Saturday, September 14, 2013

IAEA and FAO Help Member States Detect Deadly Avian Influenza

September 13, 2013
A deadly form of "bird 'flu'", the H7N9 Avian Influenza A virus, was detected in four provinces of eastern China, where it has infected 135 people, and 44 of the infected individuals have died in the course of the past five months. These incidents are of particular importance, since it is the first time that this subtype of the Avian Influenza A virus has been verifiably transmitted from infected poultry to humans. The public health risk remains low at present. No cases of poultry or human infection from this novel H7N9 subtype have yet been reported outside China. The virus is classified as "low pathogenic", which means that the infected birds appear healthy although they carry the H7N9 virus and are thus a potential threat to human health.

"Bird Flu" is caused by a virus present among wild birds. Usually, wild birds, resistant to the disease, carry and secrete the virus, transmitting it to domesticated birds, such as chicken, duck, and turkey, which are susceptible to infection and can become sick and die. In the case of Avian Influenza H7N9, both nuclear and nuclear related technologies play a critical role in detecting and analysing the virus. Gerrit Viljoen, Head of the Animal Production and Health Section of the Joint FAO/IAEA Division of Nuclear Techniques in Food and Agriculture, explained that "he most sensitive and cost effective pathogen detection and characterization applications require radioisotopes. Nuclear and nuclear related applications, together with the irradiation of harmful pathogens, are essential tools in any diagnostic veterinary laboratory."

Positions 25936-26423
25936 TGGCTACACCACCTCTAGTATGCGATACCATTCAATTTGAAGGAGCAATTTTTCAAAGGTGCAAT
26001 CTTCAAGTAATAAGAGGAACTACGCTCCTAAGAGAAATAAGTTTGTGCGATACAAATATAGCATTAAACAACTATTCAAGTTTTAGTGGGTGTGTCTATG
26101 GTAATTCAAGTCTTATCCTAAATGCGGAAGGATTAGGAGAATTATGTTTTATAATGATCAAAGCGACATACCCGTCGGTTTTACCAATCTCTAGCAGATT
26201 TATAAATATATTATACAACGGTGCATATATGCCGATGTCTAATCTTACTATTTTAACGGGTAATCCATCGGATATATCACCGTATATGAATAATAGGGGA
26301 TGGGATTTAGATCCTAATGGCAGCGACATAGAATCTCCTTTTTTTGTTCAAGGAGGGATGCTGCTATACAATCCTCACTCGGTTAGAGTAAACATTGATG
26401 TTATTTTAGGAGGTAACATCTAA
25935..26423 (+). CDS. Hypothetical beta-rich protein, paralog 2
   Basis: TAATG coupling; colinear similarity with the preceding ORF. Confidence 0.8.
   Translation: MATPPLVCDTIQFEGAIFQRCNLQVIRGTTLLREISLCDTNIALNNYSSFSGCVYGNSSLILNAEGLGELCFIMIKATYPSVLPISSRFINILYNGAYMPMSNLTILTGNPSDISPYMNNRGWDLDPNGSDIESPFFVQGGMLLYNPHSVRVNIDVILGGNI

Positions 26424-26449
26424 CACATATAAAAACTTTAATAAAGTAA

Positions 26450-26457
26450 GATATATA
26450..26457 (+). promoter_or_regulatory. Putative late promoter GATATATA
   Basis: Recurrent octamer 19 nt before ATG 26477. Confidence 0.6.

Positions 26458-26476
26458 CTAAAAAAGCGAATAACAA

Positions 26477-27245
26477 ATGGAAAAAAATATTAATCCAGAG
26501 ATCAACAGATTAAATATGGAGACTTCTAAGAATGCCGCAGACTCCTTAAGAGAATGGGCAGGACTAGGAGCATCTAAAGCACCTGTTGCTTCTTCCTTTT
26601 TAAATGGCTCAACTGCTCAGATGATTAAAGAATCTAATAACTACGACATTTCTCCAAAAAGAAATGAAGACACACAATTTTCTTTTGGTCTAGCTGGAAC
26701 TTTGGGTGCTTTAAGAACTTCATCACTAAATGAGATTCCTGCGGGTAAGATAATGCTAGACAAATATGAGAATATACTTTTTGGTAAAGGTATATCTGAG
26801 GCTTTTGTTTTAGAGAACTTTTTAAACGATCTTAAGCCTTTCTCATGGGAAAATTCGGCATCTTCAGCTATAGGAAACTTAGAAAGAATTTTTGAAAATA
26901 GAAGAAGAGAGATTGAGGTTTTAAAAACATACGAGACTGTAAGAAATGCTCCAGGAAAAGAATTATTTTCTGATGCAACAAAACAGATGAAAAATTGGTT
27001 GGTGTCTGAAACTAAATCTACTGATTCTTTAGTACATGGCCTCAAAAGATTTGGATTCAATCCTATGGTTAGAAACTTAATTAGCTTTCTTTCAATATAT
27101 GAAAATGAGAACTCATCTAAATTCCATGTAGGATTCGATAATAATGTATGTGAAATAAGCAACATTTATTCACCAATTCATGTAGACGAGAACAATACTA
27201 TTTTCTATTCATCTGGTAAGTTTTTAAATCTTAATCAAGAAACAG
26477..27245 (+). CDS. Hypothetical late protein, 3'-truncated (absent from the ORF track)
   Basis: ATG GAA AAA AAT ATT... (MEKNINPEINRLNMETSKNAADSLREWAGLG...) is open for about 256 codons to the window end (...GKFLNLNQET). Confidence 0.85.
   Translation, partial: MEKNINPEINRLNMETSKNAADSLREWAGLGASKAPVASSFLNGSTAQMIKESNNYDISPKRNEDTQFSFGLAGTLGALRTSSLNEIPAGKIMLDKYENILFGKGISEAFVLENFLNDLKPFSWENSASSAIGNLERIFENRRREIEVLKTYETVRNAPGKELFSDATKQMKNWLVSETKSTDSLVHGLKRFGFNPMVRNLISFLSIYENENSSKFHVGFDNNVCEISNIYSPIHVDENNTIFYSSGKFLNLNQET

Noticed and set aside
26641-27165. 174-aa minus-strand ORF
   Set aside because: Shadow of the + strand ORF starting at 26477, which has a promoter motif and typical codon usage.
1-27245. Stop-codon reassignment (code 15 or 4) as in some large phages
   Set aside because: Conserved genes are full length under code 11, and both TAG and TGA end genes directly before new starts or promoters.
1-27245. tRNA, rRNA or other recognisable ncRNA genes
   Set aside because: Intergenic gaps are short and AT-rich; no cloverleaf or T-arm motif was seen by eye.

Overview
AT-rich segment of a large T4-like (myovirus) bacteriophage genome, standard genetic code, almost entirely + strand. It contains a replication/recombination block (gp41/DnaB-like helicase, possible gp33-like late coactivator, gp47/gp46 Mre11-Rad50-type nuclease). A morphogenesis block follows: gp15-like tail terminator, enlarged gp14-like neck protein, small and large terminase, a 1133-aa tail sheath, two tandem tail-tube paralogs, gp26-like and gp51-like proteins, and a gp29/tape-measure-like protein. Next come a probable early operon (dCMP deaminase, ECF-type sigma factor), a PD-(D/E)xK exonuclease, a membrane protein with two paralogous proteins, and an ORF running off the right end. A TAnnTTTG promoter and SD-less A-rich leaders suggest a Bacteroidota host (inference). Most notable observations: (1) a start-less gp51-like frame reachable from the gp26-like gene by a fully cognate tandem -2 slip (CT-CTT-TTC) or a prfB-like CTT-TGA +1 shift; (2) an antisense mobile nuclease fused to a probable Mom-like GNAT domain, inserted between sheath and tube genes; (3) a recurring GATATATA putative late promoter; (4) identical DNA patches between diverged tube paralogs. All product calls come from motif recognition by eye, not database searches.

To help IAEA Member States respond effectively to the emergence of this new avian influenza virus, Adama Diallo, Head of the Joint FAO-IAEA Division's Animal Production and Health Laboratory said, "We develop, evaluate, validate and disseminate guidelines, procedures and SOPs to Member States and follow this with individual and group training. We are conducting two training courses on the serological and molecular detection of H7N9 in order to contribute to the early detection of this virus and early reaction capabilities in Member States."


No comments: